If there is a god, what kind of god is he?
Is God evil to use perfection as the standard for believers? No.
But what response does God expect from a believer who sins?
And is this just?
In my mind, sin is the most horrible thing. If god is the ultimate supreme being and authority, perfect in holiness and morality, and man his creation, then when man shakes his fist in rebellion at god, what greater act of defiance could ever be made in the whole universe? To make matters worse, man is not the lowliest of all creatures. On the contrary, Psalm 8 helps us understand the important position god gave to man as ruler and caretaker over creation and how valuable man is in god’s eyes. If a stray dog were to defy my commands to “heel” I would think the offense trite. If my own son defies my commands to “Come here, so I can talk to you” his offense is much greater in my eyes, so man’s rebellion then is the ultimate offense to god because of the more personal nature of the choice to rebel. (Aside – Ironically, the heavier the view of sin, the greater the view of god’s grace. That’s why the word “wretch” is in the song Amazing Grace)
What does god want for man to do when confronted with his sin?
Before accepting the sacrifice of Christ for eternal salvation, the answer is pretty obvious. Repent, ask for forgiveness, and god will grant it to you. I believe that in conversion/salvation there should be a brokenness over one’s sin. A realization of what we have done should cause a few tears of sorrow and cause us to become humble before god, throwing ourselves at his feet asking for his mercy, to withhold our due punishment, and his grace, to be given favor and treated as a son.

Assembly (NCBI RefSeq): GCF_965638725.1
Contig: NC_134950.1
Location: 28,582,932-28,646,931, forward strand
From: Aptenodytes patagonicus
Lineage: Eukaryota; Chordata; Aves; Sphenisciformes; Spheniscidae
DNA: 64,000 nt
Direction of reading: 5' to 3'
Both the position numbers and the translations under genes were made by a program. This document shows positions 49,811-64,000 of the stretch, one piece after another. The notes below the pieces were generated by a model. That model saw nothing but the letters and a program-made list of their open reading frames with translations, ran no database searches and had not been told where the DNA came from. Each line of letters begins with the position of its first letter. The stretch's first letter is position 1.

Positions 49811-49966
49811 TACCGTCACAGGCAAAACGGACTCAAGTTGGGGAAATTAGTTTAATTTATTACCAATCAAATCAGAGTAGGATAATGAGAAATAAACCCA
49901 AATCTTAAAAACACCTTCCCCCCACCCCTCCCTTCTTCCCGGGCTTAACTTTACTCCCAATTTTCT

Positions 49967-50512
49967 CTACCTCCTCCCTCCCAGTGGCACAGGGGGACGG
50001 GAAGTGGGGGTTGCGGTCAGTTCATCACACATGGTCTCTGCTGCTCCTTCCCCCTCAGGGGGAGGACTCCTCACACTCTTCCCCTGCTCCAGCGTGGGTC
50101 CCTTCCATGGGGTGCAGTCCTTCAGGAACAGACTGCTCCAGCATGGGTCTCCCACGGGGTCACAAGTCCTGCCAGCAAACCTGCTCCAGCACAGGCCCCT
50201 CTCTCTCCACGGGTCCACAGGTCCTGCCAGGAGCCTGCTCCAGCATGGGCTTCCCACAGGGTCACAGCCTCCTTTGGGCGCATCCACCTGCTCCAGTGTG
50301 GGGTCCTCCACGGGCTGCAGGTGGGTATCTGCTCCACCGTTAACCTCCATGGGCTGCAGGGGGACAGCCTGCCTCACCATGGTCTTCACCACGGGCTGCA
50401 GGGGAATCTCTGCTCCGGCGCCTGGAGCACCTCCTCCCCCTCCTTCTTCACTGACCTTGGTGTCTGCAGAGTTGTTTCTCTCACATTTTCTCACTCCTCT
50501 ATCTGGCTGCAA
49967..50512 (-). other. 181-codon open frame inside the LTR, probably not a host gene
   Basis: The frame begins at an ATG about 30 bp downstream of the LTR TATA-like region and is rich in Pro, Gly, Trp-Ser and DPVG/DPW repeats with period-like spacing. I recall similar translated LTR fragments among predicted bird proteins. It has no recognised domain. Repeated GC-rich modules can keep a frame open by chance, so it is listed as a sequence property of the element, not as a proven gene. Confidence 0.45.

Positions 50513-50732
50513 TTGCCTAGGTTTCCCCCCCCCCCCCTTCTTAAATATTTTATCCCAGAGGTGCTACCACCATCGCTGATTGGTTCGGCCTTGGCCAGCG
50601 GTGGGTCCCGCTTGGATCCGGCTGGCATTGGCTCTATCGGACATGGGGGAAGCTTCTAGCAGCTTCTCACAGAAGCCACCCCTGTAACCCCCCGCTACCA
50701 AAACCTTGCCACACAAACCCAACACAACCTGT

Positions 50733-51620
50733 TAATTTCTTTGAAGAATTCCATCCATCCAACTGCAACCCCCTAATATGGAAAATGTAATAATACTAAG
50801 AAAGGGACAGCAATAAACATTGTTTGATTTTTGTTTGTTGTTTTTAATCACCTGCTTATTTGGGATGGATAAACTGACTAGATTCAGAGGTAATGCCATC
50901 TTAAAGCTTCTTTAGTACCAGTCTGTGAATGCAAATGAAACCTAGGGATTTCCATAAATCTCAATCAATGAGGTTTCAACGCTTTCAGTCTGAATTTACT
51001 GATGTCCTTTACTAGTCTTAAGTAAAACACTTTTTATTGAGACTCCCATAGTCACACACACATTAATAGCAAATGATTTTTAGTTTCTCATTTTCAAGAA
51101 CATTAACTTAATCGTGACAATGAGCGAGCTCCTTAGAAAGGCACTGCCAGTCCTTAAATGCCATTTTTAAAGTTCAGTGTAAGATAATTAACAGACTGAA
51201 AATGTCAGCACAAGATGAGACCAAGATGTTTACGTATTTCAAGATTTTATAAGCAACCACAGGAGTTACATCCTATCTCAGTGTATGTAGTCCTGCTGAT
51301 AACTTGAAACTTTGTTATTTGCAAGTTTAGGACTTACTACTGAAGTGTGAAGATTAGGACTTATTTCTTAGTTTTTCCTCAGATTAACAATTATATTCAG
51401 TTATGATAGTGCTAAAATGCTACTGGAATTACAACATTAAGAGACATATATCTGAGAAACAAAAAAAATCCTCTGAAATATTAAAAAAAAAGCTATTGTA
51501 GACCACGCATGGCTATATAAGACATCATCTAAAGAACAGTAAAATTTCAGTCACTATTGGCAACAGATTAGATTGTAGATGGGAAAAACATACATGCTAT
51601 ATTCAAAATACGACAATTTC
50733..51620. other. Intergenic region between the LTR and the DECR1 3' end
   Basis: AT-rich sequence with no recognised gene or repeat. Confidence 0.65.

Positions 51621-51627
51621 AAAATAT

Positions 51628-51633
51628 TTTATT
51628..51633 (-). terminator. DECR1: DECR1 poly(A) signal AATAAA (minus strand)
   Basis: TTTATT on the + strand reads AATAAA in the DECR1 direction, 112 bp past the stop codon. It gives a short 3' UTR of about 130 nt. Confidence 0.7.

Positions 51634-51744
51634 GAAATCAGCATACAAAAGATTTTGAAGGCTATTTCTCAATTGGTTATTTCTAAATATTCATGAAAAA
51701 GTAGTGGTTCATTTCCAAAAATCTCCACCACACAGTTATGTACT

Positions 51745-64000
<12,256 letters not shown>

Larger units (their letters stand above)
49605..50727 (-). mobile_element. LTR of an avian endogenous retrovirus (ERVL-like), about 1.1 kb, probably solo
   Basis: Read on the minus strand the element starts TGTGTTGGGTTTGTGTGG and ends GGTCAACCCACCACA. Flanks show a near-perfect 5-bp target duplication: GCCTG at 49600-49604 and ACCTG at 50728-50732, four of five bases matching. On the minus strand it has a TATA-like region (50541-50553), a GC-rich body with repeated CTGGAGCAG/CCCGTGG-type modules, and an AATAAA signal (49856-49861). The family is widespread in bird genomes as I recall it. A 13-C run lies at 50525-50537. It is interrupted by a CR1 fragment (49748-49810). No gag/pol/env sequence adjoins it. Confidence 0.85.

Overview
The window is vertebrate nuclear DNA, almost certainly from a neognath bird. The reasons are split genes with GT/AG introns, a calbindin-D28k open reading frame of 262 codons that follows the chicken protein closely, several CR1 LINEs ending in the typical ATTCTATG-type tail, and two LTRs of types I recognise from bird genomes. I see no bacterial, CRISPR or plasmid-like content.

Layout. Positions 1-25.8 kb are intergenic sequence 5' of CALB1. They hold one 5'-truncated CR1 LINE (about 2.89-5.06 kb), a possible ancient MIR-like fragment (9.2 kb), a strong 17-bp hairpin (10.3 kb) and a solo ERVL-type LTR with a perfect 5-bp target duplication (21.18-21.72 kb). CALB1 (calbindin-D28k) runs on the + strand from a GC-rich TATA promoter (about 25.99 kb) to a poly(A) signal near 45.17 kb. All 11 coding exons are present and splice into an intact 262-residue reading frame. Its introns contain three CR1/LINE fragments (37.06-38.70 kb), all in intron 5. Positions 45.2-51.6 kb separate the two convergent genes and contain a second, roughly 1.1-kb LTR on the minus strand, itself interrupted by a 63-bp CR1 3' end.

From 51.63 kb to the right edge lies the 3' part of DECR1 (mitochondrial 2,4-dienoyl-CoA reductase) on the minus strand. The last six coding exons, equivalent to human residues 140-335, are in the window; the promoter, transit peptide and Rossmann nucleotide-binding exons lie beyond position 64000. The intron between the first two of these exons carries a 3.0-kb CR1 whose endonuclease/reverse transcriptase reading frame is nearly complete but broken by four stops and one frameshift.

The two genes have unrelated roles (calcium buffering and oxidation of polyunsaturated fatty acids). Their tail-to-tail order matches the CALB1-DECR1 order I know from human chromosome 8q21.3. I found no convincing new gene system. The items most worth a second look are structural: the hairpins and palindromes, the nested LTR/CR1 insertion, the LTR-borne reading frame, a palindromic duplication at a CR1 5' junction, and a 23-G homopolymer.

What, though, does god want for man to do when confronted with his sin, after he has already repented and received assurance that in the final judgement he will not be condemned (Rom 8)?
Here’s the problem, if we say that a believer should still repent, be sorrowful, crushed in their heart, remorseful, that is too much, isn’t it? That would not seem just, since we have already established that is it impossible for even a believer to live a sinless life. But this is what some passages in the bible seem to teach.
2 Corinthians 7:9-11
(I hesitate to use Psalm 51:17 because this is prayed by David prior to Christ’s redeeming work on the cross, but if I were to use it, I would say that god continues to be pleased with this heart response, as he has always been.)
On the other hand, if we say that repentance is not required for a believer, that we are only to admit wrongdoing and be willing to give it another go at doing right, that seems too little a response in light of what sin actually is. To go on sinning without remorse would be to count our salvation a common thing. Which is almost, it seems, a worse offense than the original sin.
“For if we sin willfully after we have received the knowledge of the truth, there no longer remains a sacrifice for sins…of how much worse punishment, do you suppose, will he be thought worthy who has trampled the Son of God underfoot, counted the blood of the covenant by which he was sanctified a common thing, and insulted the Spirit of Grace…It is a fearful thing to fall into the hands of the living God.”
And if we say it is somewhere in between, I fear that isn’t being intellectually honest. How can I be sort of broken over my sin? Or humbled slightly? A middle of the road response validates how unjust it is for god to want repentance from beings who were not created with the ability to achieve perfection.
Is repentance demanded by god for a believer after sinning?
Please, I need references for whatever responses you give. If you’re new here, this is just another part of me trying to answer The Big Question.